Cheers... read and become familiar with these valuable links. the information will help towards understanding a little about whats actually happening. GJ Qmantoo
HENRI BERGSON, Matter and Memory
One has not only an ability to perceive the world but an ability to alter one's perception of it; more simply, one can change things by the manner in which one looks at them.
Be sure to notice the tabs along the top of this page on Curiosity. It gives many facts about weight and the makeup of the delivery package.
part 1-4 of the planetry org series about curiosityPart 1 - ToolsPart 2 - SamPart 3 - DrillingPart 4 - Commissioning
A little more about the Chemcam and laser weapon it carries. A million lightbulbs worth of energy could probably zap and kill an awkward Martian too if he wants to dismantle the Curiosity like he did with Phoenix and Spirit ! Chemcam Laser First Analyzes Yield Beautiful Results by Staff Writers Los Alamos NM (SPX) Aug 24, 2012 When ChemCam fires its extremely powerful laser pulse, it briefly focuses the energy of a million light bulbs onto an area the size of a pinhead. The laser blast vaporizes a small amount of its target up to seven meters (23 feet) away. ... After Coronation, we got to shoot at a group of ugly-looking rocks in the area named 'Goulburn,'" Wiens said. "That is one of the areas near the rover that was blasted by the thrusters of the landing vehicle, but these rocks were much farther away from the rover than Coronation, providing a bit more of a test for the ChemCam's laser.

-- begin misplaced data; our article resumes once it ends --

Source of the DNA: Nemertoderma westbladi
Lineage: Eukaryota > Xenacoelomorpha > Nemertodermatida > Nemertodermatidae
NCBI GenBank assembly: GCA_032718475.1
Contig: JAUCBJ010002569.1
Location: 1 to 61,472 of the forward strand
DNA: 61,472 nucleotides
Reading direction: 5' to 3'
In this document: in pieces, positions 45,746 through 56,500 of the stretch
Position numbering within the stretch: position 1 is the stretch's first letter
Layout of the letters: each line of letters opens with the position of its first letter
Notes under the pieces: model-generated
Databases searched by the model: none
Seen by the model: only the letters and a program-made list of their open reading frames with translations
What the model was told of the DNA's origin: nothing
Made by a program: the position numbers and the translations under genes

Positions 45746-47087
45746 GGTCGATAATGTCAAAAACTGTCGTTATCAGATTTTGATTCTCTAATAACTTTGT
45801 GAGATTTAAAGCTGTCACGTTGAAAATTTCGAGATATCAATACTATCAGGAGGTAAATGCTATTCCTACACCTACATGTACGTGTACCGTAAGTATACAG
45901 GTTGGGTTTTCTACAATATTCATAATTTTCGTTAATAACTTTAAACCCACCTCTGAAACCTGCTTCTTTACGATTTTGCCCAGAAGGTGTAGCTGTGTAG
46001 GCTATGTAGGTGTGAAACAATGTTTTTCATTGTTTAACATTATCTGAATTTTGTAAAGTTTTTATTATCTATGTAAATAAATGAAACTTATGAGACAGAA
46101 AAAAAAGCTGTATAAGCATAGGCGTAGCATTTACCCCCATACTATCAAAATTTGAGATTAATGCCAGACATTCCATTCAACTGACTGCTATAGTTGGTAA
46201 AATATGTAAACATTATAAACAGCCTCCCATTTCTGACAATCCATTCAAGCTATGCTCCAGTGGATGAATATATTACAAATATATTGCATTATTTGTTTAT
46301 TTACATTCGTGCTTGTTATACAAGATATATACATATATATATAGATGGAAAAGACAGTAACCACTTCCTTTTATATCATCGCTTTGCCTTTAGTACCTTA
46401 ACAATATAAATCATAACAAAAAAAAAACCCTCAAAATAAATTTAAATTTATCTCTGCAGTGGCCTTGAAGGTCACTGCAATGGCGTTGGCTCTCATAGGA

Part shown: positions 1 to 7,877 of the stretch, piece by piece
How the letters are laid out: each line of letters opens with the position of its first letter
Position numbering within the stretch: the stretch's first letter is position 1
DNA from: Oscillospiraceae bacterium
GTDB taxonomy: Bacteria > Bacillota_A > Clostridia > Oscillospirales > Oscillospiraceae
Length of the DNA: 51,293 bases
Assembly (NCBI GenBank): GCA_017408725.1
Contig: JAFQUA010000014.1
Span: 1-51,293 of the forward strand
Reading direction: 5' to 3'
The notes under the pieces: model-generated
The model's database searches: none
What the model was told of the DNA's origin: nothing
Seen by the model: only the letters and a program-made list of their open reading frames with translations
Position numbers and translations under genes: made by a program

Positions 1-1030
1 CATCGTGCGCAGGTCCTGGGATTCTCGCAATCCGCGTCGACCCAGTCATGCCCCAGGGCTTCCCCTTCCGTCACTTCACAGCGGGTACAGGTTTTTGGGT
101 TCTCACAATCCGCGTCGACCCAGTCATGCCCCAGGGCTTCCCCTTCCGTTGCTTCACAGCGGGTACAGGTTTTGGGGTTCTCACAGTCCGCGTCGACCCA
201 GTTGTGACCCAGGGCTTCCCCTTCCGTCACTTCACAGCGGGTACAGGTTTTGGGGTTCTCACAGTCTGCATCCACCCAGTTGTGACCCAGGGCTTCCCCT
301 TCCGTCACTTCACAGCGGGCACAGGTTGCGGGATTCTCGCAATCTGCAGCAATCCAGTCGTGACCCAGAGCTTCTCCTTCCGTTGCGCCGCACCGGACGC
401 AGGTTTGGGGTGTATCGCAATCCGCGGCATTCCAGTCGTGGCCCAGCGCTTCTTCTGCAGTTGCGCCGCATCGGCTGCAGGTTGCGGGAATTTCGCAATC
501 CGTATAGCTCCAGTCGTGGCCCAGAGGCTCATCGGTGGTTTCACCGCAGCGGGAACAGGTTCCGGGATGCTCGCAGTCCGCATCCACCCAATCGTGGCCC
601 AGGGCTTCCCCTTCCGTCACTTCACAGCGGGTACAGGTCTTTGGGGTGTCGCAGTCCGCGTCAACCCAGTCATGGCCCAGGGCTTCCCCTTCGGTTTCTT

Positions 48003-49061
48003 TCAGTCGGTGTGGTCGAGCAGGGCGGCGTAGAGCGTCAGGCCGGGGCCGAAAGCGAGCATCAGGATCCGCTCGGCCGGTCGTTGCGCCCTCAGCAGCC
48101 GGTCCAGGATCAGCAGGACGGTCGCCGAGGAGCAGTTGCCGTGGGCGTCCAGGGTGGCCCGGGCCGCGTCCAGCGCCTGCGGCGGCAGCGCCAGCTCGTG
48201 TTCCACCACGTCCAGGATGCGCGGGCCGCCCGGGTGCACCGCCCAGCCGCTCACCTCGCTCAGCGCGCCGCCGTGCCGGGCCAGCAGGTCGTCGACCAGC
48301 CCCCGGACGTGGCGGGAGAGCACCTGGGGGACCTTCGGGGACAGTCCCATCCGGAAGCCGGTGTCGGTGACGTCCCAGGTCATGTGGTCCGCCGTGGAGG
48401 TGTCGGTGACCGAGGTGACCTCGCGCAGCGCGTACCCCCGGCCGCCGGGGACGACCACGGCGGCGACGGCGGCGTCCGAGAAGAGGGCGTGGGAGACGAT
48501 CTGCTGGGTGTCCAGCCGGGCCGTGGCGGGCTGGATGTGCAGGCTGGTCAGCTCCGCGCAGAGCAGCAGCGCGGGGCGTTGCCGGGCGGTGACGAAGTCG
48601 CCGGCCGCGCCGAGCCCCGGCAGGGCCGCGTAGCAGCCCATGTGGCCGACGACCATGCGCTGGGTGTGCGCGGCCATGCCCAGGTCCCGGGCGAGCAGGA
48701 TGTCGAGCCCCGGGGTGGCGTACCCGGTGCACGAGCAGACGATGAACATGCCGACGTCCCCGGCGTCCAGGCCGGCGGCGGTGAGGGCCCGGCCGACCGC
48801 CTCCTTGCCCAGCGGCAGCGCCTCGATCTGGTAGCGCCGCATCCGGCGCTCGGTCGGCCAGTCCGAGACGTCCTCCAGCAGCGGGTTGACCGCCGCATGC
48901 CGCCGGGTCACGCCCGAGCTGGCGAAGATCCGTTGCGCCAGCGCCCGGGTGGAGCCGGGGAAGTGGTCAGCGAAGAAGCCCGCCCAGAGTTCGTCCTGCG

When ChemCam fires its extremely powerful laser pulse, it briefly focuses the energy of a million light bulbs onto an area the size of a pinhead. The laser blast vaporizes a small amount of its target up to seven meters (23 feet) away.
After Coronation, we got to shoot at a group of ugly-looking rocks in the area named 'Goulburn,'" Wiens said. "That is one of the areas near the rover that was blasted by the thrusters of the landing vehicle, but these rocks were much farther away from the rover than Coronation, providing a bit more of a test for the ChemCam's laser.
image of curiosityhttp://www.nasa.gov/images/content/625048main_pia15025-43_full.jpgWhat I find more interesting is the Mars Rover at the back on the left.but this is detailed here there are two other extra to the MERs which are on Mars - perhaps it is one of these.3D type of image of the landing areaThey have placed a wooden plywood screen in the background and propped it up against the wall with a spade. Can't think why or what it is for ?Unmannedspaceflight forum for Curiosity Excellent info.Details about the masthead instruments on Curiosity (notice last paragraph comparison to MER Spirit/Opportunity)
url=http://www.uahirise.org/releases/msl-gale-crater-captions.php]HiRise captioned images of MSL landing area Gale Crater[/url]